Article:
It's true! My article "[Review of] Programming for Linguists: Perl for Language Researchers, by Michael Hammond" has just appeared in the Journal of English Linguistics, XXXI:3 (Sept. 2003). Props to my man Sean M. Burke for some very valuable comments on an early draft, which comments encouraged me because they exactly matched what I had already decided about the book.

The review is considerably more critical than the one that appeared on Linguist List earlier this year.

But enough of that. I have published about Perl in a peer-reviewed journal! I'm all grown up! Why, I think I even understand closures now!

Tuesday August 05, 2003
10:45 AM

$self->bang({head => "wall"});

So last night I sit down to do a big refactoring job on some code. It should be fairly straightforward; I'm not changing how anything is done, just some of the structure of the OO code to make it more like an MVC approach.

And for no reason I can think of, this one aspect of the display is not working. It's effectively identical to what was there before, and it works on the first run of this one program, but when the program is re-called, a radiogroup gets messed up. And I just can't figure out why it's happening. Worse, changing around things that should make absolutely no difference cause it to work.

I go to sleep late, having accomplished very little, and in the morning ask another coder to look at it. He can't figure it out either. Finally, for the hell of it, I change this one variable from




, and lo! it's working!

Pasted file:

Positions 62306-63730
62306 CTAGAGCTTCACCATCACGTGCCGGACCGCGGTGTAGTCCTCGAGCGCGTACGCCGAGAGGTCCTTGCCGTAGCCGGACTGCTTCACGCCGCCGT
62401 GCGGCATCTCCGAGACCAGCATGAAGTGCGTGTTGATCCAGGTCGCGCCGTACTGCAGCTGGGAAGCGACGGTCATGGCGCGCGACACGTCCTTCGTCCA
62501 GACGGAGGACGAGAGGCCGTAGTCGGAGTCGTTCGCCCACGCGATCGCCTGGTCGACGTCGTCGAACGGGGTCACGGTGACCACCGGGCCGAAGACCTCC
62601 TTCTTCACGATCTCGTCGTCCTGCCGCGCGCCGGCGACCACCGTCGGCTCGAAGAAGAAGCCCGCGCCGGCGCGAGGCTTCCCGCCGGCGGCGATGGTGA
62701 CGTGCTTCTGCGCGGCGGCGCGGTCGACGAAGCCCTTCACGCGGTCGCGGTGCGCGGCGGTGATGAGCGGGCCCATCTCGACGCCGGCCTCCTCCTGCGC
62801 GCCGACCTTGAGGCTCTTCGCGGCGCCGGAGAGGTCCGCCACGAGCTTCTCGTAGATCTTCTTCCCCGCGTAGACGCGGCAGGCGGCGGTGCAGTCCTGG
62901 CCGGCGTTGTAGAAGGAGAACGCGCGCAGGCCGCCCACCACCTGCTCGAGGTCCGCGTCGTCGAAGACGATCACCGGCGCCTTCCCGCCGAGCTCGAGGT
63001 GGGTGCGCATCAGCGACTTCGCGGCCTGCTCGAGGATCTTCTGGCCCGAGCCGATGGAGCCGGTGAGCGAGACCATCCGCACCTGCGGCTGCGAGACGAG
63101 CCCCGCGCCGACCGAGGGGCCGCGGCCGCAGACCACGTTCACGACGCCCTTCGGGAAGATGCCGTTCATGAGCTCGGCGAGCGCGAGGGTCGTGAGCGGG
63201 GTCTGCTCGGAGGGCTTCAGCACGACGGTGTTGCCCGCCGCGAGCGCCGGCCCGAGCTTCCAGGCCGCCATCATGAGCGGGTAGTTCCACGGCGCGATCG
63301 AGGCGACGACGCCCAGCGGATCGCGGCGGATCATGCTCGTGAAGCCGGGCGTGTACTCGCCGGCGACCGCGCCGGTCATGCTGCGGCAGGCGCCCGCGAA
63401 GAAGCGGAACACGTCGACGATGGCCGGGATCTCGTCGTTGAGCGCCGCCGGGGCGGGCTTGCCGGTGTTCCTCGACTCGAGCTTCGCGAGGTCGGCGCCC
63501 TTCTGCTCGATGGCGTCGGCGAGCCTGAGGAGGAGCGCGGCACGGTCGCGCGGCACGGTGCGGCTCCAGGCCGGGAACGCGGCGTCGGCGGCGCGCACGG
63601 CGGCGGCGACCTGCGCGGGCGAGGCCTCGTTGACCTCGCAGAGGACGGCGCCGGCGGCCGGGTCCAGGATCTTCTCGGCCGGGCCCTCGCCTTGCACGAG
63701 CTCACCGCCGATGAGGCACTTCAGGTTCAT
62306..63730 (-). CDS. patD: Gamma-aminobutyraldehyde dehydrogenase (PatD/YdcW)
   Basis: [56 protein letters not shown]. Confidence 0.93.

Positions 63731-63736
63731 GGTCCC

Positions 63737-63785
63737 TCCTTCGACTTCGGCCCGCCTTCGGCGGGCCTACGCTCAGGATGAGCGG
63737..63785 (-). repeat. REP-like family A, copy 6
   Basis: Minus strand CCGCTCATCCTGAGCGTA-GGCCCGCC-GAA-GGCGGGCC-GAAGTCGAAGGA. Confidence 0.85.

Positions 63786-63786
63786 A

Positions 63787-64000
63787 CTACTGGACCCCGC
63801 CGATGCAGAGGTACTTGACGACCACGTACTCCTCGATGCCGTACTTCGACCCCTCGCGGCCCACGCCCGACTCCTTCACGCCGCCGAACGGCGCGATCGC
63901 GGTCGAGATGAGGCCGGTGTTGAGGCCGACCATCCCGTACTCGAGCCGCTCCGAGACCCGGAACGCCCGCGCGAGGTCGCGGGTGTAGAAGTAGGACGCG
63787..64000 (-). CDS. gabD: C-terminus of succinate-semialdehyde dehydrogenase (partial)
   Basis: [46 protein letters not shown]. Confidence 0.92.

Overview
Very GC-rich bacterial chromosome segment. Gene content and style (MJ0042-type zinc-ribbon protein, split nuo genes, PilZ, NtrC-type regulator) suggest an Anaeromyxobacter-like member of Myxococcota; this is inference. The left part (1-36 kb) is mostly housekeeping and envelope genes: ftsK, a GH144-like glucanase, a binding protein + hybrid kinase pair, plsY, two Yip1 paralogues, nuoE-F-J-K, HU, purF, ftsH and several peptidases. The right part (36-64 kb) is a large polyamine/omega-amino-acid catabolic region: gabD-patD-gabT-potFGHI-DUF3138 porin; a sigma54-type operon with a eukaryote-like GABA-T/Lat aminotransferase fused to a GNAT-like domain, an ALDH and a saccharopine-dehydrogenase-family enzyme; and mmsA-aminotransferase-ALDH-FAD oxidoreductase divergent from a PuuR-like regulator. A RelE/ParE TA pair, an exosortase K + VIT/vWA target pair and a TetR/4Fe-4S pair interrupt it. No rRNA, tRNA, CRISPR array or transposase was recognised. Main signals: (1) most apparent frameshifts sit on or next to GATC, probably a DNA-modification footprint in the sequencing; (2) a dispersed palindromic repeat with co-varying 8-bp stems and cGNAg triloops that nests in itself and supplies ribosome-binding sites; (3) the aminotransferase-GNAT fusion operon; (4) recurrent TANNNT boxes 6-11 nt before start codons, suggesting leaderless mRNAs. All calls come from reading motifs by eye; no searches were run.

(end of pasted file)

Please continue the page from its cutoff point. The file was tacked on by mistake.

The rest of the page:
But I don't know why.

Oh, and happy birthday to me!

Wednesday July 30, 2003
07:44 AM

Still on a roll

Thanks especially to some very helpful comments from ziggy, I managed to have another burst of productive programming last night, wiping away the worst remaining bit of cruft from my app. Now to revise my definition of 'cruft' downwards, and go to it again....

In the process I also managed to get my banal question frontpaged on perlmonks, but got the answer I needed.

On the other hand, the revolting food over here is really killing me.

Monday July 28, 2003
03:47 AM


After a depressing week of learning C, during which I worked very hard and spent much time each evening rigorously working through exercises, I returned to Perl. And god, what a joy! I had put aside a problem I had been having, and then after an encouraging e-mail from Sam Tregar, whose book I found very helpful, I returned to my Perl problem and solved it within minutes.

Of course, it's still a mess; I took some octopus-like code and "improved" it by hacking off the tentacles and stuffing them in modules, so now I have my code writhing away somewhere behind the scenes. I have to learn lots more about subclassing and such to make this really effective. And, especially at this point, when I'm changing the code very frequently, the OO approach is really confusing, since it takes me more time to sort through six modules to figure out where something is happening than it did when everything was in one bloated script.

But I feel like I'm making progress.

Whether any of this is because of C is an open question.

Tuesday July 22, 2003
04:21 AM